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Conway's Pearson graduates from Clinton school

Posted: May 24, 2014 - 1:30pm
Tyler Pearson, center, pictured with his father, Rod Pearson, and mother, Denise Pearson-Bethea, recently graduated from the University of Arkansas Clinton School of Public Service in Little Rock.
Tyler Pearson, center, pictured with his father, Rod Pearson, and mother, Denise Pearson-Bethea, recently graduated from the University of Arkansas Clinton School of Public Service in Little Rock.

Tyler Pearson of Conway graduated May 10 from the University of Arkansas Clinton School of Public Service.

A University of Central Arkansas graduate with a degree in international studies, Pearson worked a year as an Americorps literacy tutor at Mayflower Elementary School before going back to school to earn his Masters of Public Service.

“My whole life, my mother instilled the passion for service and volunteerism,” he said. “I remember doing CAPCA and meals on wheels and things with our church. I grew up with the volunteer spirit.”

Working as a literacy tutor inspired him to continue on the road to public service, he said.

“I felt like I was making a difference in people’s lives — that what I was doing really mattered and that I was serving my local community. Despite having a degree where I studied the global political environment, I really wanted to make a difference in my home community more than anything else.”

He applied to the Clinton School of Public Service and was accepted into the two-year program, starting in the fall of 2012.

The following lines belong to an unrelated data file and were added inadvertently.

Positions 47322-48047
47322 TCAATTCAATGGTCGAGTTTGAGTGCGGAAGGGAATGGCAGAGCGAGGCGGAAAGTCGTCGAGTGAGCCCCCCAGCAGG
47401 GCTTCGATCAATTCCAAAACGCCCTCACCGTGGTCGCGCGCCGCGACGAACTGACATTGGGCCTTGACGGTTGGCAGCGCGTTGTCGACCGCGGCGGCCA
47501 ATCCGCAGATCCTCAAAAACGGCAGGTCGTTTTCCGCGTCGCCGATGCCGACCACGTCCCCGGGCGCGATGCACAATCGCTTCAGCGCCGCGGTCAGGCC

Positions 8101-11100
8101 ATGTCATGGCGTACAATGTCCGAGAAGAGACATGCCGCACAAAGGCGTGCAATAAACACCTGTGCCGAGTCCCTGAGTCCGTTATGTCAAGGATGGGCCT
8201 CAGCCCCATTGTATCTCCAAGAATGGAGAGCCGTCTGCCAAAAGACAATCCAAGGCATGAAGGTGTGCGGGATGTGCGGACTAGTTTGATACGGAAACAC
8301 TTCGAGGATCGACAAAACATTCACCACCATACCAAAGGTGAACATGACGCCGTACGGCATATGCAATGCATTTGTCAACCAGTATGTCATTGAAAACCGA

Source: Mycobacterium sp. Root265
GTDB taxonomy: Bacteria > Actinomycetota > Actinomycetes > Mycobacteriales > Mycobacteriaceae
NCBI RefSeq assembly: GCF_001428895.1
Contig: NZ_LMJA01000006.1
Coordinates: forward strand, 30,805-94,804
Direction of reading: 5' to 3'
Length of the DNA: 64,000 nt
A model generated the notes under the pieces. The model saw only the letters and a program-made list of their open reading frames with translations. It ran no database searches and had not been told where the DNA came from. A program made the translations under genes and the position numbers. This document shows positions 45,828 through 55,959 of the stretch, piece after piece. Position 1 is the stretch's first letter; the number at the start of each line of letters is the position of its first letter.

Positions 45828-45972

“It was an exciting and very unique program. I was thrilled that it was in my backyard, so to speak,” he said. The rigorous course work included classes on leadership, law and ethics, communications and public advocacy, he said.

Pearson worked on three major projects. One was a group project in which the team conducted a statewide civil legal needs assessment to determine the unmet needs of low-income Arkansas residents. They surveyed more than 1,200 people, including potential clients and members of the legal community.

“It reinforced the power of teamwork,” he said. “If you put your mind to it, you can accomplish a lot.”

On another project, Pearson worked with Heifer International in Cambodia studying the chicken trade in 10 provinces and checking the process for inefficiencies in an effort to maximize profits to the farmers.

For his third project, he conducted an internal audit, as a staff member, for the Arkansas Children’s Hospital Foundation’s centennial campaign.

“It was a great experience because I am a former patient. I felt like I was giving back to an institution that really helped me a lot. To be on staff there, and not just as a student, was very rewarding professionally.”

He said his projects led him into the field of nonprofit consulting.

“I intentionally diversified my experience at the Clinton School. In today’s economy you have to diversify your skill set to be successful. I enjoy learning about a wide variety of things in the world.”

Pearson has also announced in March that he is running for State Senate District 35. Asked why he wanted to run for office, he said, “Running for public office is a great way to serve your community. A state legislature has to have a knowledge of a wide variety of things. I enjoy seeing how all the different aspects of our society come together to make it function as it does.”

He continued, “What I’ve learned from the Clinton School (is) you might not know how you’re going to get there, but you just have to want it really badly and work really hard and take it one step at a time. I’m doing that with public service and running for office because I believe it can better people’s lives. It’s a good way to use my passion and my intellect and my desire to serve.”

(Staff writer Rachel Parker Dickerson may be reached at 501-505-1236 or rachel.dickerson@thecabin.net)

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